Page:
It’s not entirely clear how InvestBox works. We advise our users to be wary of any feature or service offering a guaranteed percentage payout with advertised zero risks. 

A representative from YoBit claims InvestBox is essentially a tool that provides visibility to low cap coins for short-term investments. 

YoPony, another unique feature of YoBit, is a “cryptocurrency racing game” where users guess which horse will win the race. Each horse represents a coin, and the winning coin receives a 5BTC pump. 

YoPony, along with dice games, are essentially based on a randomized probability. The legality of the feature is between YoBit and their local jurisdiction, but we advise our users to be wary in participating. 

The representative from YoBit claims that YoPony is a means to keep users incentivized and engaged to use the platform. An example: 

YoBit Trading Fees

YoBit’s trading fees are straightforward – just 0.2 percent per trade. It doesn’t matter whether you’re the trade maker or taker. Your monthly trading volume has no effect on the fee either.

Available Cryptocurrencies on YoBit

YoBit has quite a few cryptocurrency markets at your disposal. Most of the supported cryptocurrency are available as trading pairs with BTC, ETH, DOGE, USD, RUR, or USDT. In these markets, you can trade:

  • Bitcoin
  • Doge
  • Dash
  • Ethereum
  • ZCash
  • Waves
  • Litecoin
  • Ethereum Classic
  • EOS
  • Tron
  • And many more.

Listing a coin on YoBit is a relatively straightforward process, so the platform also contains numerous low-cap cryptocurrencies that you wouldn’t be able to find on other exchanges. 

YoBit Transfer Limits

There do not appear to be any transfer limits on the YoBit exchange. You should note, though, that certain deposit and withdrawal methods come with varying levels of fees.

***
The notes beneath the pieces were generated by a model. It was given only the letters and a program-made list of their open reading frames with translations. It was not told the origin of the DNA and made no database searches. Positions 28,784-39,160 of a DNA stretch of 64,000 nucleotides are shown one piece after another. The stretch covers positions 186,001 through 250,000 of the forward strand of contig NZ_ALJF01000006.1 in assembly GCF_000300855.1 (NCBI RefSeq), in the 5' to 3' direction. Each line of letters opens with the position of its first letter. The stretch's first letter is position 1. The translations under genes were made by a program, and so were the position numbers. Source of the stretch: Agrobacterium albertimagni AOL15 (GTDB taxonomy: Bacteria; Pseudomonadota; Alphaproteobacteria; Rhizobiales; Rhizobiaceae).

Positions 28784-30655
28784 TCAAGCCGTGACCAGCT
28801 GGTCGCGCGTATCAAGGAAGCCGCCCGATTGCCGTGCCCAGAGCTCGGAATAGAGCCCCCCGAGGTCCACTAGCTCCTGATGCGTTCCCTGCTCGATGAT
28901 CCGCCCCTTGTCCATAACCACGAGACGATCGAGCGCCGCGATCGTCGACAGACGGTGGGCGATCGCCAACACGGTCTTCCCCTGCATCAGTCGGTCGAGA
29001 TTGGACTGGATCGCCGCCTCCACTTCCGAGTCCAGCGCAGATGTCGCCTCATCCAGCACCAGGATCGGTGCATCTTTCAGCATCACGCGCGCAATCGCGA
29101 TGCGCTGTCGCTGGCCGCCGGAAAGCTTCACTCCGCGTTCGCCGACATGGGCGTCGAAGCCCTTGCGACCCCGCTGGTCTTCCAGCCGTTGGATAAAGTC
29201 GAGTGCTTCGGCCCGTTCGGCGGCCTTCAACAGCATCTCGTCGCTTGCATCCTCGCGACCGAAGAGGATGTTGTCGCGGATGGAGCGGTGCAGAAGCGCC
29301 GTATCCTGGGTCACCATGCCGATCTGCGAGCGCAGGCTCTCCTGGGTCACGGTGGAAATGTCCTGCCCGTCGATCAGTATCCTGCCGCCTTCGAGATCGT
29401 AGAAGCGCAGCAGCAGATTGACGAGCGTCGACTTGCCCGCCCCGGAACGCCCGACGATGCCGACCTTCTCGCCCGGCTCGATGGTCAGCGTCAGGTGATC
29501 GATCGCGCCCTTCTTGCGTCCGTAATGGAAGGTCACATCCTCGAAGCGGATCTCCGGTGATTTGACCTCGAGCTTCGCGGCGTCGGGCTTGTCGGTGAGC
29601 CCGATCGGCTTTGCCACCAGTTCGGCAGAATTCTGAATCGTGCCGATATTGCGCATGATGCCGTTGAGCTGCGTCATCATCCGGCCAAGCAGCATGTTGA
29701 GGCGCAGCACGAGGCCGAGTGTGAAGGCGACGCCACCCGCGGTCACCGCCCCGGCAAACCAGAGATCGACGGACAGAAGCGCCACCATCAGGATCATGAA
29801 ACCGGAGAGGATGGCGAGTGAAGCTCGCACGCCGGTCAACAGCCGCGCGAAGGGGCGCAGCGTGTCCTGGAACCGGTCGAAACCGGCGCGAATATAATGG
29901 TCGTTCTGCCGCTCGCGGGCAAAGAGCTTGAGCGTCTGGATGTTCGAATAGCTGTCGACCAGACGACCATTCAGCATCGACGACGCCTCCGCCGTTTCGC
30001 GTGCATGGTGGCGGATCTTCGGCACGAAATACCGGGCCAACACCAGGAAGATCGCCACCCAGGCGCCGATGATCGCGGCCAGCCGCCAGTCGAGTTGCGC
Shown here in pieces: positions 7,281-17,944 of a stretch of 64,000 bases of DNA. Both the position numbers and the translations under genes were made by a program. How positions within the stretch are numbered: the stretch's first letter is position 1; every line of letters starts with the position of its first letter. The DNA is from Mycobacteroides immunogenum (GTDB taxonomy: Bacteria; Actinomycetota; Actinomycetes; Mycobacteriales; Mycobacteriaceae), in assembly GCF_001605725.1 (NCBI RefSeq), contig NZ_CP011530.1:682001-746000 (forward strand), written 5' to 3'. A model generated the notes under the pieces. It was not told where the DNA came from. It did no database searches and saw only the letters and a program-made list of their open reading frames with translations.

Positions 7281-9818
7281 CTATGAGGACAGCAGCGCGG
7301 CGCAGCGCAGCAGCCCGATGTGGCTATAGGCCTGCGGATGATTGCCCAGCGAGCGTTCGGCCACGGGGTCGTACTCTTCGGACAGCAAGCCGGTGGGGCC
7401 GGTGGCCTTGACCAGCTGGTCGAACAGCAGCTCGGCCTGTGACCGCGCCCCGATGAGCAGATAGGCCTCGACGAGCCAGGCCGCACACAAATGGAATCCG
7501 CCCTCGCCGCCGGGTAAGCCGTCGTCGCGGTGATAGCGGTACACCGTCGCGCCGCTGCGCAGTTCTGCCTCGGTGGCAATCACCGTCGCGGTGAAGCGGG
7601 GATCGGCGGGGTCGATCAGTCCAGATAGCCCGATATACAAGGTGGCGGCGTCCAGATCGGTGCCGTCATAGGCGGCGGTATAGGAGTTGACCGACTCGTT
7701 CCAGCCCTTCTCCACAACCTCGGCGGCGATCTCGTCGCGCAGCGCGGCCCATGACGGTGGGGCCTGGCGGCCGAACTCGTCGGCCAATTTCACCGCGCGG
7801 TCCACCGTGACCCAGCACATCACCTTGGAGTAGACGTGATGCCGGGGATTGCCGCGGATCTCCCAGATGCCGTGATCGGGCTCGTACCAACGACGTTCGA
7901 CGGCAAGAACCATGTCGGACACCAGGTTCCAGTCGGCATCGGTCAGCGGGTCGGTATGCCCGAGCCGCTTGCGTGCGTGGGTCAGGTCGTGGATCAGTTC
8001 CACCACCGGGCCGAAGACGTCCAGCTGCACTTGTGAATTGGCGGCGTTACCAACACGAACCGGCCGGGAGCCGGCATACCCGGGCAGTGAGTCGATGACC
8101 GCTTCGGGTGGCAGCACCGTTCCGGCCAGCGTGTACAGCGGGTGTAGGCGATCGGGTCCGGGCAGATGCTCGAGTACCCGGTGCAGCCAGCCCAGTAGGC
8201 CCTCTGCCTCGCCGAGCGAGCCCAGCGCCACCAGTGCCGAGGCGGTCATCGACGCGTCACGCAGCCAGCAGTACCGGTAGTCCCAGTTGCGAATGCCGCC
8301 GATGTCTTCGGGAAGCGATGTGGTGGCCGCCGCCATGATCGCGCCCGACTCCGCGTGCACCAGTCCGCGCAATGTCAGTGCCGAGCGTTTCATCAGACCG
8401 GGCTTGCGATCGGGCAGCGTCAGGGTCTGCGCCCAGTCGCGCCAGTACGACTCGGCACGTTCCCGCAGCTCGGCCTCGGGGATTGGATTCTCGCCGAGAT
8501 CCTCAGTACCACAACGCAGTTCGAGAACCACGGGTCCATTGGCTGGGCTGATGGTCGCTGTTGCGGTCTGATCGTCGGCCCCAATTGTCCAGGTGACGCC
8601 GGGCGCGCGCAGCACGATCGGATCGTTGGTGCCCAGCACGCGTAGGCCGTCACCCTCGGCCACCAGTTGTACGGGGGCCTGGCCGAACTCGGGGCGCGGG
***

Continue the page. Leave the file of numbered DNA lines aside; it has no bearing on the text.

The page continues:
Deposit fees range between 0.00% and 1.00% while withdrawal fees can reach up to 7.00%.

Company Trust: Is YoBit Legitimate?

YoBit’s origins are somewhat shrouded in mystery. The exchange was started in 2014 and is currently registered in Panama as YoBiCrypto Corp. However, not much else is known about the founding team. They seem to be decentralized and spread across the world. 

While the company’s duration since 2014 lends some credibility, a Google search yields a wide array of positive and negative reviews– which is natural for most any product or service. 

YoBit, however, seems to be hit particularly hard by negative reviews, many of which appear to be fraudulent bot comments. For example, one of the negative reviewers on TrustPilot has left the same exact negative review for 13 different cryptocurrency exchanges and services. 

A representative comments, “The Russian cryptocurrency exchange market is very bloody. Competitors create fake accounts to blanket their competition with negative reviews, they create scam accounts to trick users of other exchanges, and so on.”

The representative implores users to not follow headlines such as “yobit scam” and “Yobit steals money” as they are most likely posted by competitors using bots.